Balloon Festival – put it on your bucket list!

balloon festival

In 2003 my friend KJ and I took a trip with the Sierra Club to the Balloon Festival in Albuquerque, New Mexico. If you have never been, you must put it on your bucket list.balloon festival

These photos were taken with my little Olympus film point & shoot then digitally transfered to CDs. So while the quality isn’t that great, the memories certainly are!

balloon festival

We had to get up at 3:00am to be at the festival field before 5:00am. It was COLD and DARK!

balloon festival

So I have to tell you my story. I had to go to the bathroom in one of the Andy Gump type latrines. It was pitch black. Absolutely not one speck of light at all. I couldn’t see anything.

balloon festival

I have a problem with blood circulation to my hands on a Southern California summer day at noon.

So you can imagine, my hands had gone completely numb with the cold. If somebody had cut off my hands with a hatchet I would not have known the difference.

balloon festival

So I’m fumbling around in the complete dark. I can’t see anything and I can’t feel anything. I had to get my zipper undone to take a pee!

balloon festival

Let me tell you, this was one of the weirder experiences of my life!!! Somehow or other I managed to take care of business. But let me assure you I never want to go through that again… EVER!!!

balloon festival

Nevertheless, witnessing the balloons lying on the ground all around, then watching them ascend into the heavens is something I will never forget.

balloon festival

The word “awesome” is so over-used. But that is what it was.

balloon festival

I’ve been fortunate to have some glorious experiences in my life but this one still stands out. Do I wish I had a better camera in 2003? Of course, but these photos bring back the moment nevertheless.

balloon festival

We took the Amtrak train overnight from Los Angeles to Albuquerque. In the morning, this Indian guide entertained us with stories, music and song.

Click on an image below for slide show:

balloon festival

Near our hotel was this famous hot dog stand. We didn’t indulge.

All photos and content copyright roslyn m wilkins unless otherwise noted. No commercial usage without express permission. Please feel free to pass along this post via email or social media, but if you wish to use some of our images or text outside of the context of this blog, either give full credit to myself and link to One Good Life Travels, or contact us for proper usage. Thanks!

 

 

 

 

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Lassen Volcanic National Park – 2003

lassen volcano national park

One of the longest trips by motor coach I ever remember was in 2003 when I visited Lassen Volcanic National Park in Northern California close to the Oregon border.

lassen volcano national park

A friend was supposed to accompany me on this Sierra Club trip but bowed out upon learning that the park was 600 miles (965 km) north of Los Angeles and the bus would take more than eleven hours to reach the park… with a few pit stops here and there.

lassen volcano national park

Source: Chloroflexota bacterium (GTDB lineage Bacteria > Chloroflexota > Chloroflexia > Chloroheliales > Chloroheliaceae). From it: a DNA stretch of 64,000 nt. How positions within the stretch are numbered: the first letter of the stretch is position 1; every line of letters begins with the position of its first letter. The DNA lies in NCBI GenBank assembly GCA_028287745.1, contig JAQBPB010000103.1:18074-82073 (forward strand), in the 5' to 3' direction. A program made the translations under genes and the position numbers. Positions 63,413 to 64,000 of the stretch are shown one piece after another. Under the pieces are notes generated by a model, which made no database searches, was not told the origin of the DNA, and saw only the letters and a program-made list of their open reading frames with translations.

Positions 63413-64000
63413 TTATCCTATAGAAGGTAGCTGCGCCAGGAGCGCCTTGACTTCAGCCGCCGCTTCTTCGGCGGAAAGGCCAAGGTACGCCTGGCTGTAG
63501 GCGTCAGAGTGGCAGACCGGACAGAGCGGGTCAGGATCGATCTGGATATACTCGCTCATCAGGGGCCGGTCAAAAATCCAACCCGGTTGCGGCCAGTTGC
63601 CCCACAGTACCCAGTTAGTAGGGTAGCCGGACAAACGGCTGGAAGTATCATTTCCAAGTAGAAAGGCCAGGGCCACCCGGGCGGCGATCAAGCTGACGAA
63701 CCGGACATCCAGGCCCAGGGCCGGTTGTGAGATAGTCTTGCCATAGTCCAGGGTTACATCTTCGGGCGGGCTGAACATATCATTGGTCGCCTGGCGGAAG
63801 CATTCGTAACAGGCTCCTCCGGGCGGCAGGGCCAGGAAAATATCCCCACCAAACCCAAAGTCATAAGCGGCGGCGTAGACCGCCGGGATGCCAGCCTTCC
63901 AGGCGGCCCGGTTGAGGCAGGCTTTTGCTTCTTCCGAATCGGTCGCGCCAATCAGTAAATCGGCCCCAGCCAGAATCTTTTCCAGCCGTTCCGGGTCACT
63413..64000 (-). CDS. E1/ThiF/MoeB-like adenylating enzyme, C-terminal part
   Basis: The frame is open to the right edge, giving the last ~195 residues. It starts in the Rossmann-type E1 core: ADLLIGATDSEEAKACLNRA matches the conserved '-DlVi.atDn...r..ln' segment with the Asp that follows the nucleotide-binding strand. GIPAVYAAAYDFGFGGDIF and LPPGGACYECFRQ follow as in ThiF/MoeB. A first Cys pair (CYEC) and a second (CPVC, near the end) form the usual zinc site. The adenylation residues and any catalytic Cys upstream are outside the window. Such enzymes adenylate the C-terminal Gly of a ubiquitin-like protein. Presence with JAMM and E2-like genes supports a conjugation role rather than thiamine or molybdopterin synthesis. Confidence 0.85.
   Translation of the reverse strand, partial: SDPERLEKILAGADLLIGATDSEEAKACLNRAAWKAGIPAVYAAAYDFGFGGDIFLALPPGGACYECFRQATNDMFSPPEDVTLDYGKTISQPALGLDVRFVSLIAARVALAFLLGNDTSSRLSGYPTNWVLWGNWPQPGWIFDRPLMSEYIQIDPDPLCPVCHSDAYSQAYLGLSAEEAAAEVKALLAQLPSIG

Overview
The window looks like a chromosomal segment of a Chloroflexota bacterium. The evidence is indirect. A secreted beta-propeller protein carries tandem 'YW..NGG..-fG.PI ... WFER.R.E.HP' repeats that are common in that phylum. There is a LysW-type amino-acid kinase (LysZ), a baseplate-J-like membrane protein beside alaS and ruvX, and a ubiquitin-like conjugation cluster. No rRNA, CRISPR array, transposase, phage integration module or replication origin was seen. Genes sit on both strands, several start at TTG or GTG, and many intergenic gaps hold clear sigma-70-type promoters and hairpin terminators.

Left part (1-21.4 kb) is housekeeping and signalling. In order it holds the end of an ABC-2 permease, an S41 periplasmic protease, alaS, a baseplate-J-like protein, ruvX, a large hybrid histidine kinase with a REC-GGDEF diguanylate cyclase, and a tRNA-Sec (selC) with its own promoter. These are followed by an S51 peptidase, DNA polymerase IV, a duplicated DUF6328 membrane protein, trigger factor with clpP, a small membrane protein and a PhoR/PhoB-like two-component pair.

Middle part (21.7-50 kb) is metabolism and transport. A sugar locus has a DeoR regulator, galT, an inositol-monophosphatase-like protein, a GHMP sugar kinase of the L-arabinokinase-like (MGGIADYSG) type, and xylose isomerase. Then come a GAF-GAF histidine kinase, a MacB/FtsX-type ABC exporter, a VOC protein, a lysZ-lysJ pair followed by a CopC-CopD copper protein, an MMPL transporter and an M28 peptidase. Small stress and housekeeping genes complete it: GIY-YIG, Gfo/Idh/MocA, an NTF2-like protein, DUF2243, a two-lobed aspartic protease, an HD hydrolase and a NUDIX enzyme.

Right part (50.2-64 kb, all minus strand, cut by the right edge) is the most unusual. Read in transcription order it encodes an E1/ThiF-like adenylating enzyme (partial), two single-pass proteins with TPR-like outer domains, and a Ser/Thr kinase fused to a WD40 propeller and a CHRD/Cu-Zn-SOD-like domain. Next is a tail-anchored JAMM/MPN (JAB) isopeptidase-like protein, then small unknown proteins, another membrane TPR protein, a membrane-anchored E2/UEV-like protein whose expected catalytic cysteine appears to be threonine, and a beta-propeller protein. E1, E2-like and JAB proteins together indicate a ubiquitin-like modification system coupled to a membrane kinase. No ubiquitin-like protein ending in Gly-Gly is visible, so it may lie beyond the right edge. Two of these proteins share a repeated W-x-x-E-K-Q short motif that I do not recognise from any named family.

I decided to go anyway and take my chances on a seat mate/room mate assigned to me by the leader.

lassen volcano national park

I won’t go into THAT story, but let’s just say I ended up sitting on about 1/3 of my seat… enough said!

lassen volcano national park

A few nights ago I made the trip out to the garage and hauled in boxes of photos I had taken since the 1970s. Prints, negatives, CDs, floppy drives, slides… you name the media and I have photos stored on it.

lassen volcano national park

It was exciting and nostalgic looking at all the photos… wonderful memories. Even before the advent of digital cameras I was sending out my negatives to be digitized on CDs and other storage disks that I can no longer retrieve.

lassen volcano national park

To the best of my knowledge, these photos were all taken with my very first point & shoot digital camera. Made by Olympus, it was maybe 1.5 pixels and required a handful of AA batteries. But at the time I was happy to be on the cutting edge of camera technology.

lassen volcano national park

I took all the images into Lightroom and did synchronized batch processing so I didn’t have to work on each one individually. It did a pretty good job considering what it had to work with. If you could see what the originals looked like, you would agree. There’s only so much magic Lightroom can do!

lassen volcano national park

Despite my room mate I had an enjoyable time. You have to take what you are given and make the best of it. I even thanked her at the end of the trip for being a good room mate… she didn’t snore and she didn’t hog the bathroom… two biggies for me! She just looked at me, didn’t say a word, and lumbered off the bus. Whatever!

lassen volcano national park

Lassen is one of the most beautiful national parks I have visited. Because it is so far off the beaten track it doesn’t have as many visitors as some other parks. That’s fine with me, but it does deserve to be visited.

lassen volcano national park

And I have to say, after not looking at these photos for fourteen years, I’m not unhappy with them. That little one megapixel camera didn’t do such a bad job and I am thrilled to find I have that trip recorded for posterity… that’s what is important here.